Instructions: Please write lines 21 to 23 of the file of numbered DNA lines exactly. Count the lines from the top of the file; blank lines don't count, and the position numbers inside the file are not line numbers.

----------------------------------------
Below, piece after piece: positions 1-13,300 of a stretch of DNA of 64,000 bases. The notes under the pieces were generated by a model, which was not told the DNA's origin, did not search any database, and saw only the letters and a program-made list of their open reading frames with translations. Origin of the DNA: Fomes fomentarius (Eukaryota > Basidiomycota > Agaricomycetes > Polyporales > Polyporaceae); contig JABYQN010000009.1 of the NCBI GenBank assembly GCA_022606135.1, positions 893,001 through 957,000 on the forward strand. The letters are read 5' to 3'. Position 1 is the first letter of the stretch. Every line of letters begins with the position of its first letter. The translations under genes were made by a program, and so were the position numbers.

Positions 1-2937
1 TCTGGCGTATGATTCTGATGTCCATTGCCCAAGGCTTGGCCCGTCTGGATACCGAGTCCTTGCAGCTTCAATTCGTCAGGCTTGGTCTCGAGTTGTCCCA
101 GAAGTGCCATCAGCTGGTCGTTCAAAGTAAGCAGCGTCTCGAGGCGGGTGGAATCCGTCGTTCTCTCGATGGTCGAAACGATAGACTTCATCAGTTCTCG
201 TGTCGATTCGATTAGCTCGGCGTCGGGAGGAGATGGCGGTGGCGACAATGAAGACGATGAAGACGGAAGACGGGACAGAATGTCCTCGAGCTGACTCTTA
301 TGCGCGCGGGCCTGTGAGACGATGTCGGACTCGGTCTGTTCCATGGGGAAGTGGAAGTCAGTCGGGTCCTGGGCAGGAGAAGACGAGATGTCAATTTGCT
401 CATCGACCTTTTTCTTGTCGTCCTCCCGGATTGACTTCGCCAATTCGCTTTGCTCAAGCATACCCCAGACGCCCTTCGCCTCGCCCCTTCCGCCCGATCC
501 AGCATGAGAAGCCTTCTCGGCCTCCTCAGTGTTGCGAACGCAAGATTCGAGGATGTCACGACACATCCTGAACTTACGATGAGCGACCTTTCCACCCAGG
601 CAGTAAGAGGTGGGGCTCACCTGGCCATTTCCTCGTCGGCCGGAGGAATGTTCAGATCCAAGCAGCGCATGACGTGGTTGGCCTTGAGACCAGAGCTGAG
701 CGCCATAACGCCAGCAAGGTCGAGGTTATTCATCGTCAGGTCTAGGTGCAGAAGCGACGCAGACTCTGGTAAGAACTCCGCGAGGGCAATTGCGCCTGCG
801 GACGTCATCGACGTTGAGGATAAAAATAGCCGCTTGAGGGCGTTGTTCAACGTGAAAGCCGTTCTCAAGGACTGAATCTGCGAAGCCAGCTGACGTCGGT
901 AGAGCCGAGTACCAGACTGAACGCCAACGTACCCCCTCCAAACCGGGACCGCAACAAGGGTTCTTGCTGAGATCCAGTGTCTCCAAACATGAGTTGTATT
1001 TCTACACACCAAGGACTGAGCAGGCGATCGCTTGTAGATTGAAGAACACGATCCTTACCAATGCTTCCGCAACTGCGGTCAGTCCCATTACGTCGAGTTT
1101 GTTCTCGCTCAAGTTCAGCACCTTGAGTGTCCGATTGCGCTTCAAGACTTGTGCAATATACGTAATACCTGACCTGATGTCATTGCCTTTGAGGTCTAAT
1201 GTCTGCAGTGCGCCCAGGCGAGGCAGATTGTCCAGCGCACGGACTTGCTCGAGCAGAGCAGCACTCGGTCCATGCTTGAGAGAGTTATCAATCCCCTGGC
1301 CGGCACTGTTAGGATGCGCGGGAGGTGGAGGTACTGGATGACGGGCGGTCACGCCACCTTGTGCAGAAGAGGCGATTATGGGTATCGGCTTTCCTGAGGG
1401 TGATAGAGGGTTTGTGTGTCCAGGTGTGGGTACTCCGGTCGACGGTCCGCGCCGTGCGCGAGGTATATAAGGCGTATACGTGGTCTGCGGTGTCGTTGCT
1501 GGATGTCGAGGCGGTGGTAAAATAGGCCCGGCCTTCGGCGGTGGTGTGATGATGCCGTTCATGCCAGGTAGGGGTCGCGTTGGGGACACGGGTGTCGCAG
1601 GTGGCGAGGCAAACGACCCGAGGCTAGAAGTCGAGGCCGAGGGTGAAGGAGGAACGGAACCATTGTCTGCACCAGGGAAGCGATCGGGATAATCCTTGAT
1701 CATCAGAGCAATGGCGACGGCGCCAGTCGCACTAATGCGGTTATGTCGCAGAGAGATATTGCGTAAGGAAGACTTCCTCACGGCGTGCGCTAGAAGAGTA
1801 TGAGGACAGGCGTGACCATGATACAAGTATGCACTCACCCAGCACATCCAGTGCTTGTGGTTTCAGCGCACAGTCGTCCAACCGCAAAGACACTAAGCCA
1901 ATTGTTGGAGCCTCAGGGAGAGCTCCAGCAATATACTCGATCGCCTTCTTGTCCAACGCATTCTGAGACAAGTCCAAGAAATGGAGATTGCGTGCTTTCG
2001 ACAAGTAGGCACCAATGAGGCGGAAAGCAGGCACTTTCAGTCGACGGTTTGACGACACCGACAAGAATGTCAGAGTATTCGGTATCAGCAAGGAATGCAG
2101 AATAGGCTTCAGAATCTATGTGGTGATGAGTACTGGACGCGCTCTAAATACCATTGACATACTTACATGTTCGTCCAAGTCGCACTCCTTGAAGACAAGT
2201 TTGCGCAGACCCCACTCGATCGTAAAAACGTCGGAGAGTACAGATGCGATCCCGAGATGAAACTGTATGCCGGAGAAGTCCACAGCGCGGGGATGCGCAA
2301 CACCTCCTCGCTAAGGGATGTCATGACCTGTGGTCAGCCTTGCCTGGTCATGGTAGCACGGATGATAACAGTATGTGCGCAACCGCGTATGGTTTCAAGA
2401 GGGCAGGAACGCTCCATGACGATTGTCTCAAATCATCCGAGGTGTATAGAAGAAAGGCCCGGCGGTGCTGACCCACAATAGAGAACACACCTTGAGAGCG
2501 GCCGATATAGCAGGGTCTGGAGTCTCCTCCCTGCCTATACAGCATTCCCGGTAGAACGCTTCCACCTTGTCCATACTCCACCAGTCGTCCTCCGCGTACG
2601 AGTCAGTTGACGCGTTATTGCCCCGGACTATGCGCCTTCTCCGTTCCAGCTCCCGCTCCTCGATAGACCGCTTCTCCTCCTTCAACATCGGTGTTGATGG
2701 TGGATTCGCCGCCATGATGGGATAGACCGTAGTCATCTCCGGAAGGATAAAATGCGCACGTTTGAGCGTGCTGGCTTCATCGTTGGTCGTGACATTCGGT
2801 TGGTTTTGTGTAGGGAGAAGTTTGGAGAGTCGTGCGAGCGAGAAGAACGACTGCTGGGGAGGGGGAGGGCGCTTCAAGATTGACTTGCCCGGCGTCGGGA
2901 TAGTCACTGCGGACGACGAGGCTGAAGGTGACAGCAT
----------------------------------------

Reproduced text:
1801 TGAGGACAGGCGTGACCATGATACAAGTATGCACTCACCCAGCACATCCAGTGCTTGTGGTTTCAGCGCACAGTCGTCCAACCGCAAAGACACTAAGCCA
1901 ATTGTTGGAGCCTCAGGGAGAGCTCCAGCAATATACTCGATCGCCTTCTTGTCCAACGCATTCTGAGACAAGTCCAAGAAATGGAGATTGCGTGCTTTCG
2001 ACAAGTAGGCACCAATGAGGCGGAAAGCAGGCACTTTCAGTCGACGGTTTGACGACACCGACAAGAATGTCAGAGTATTCGGTATCAGCAAGGAATGCAG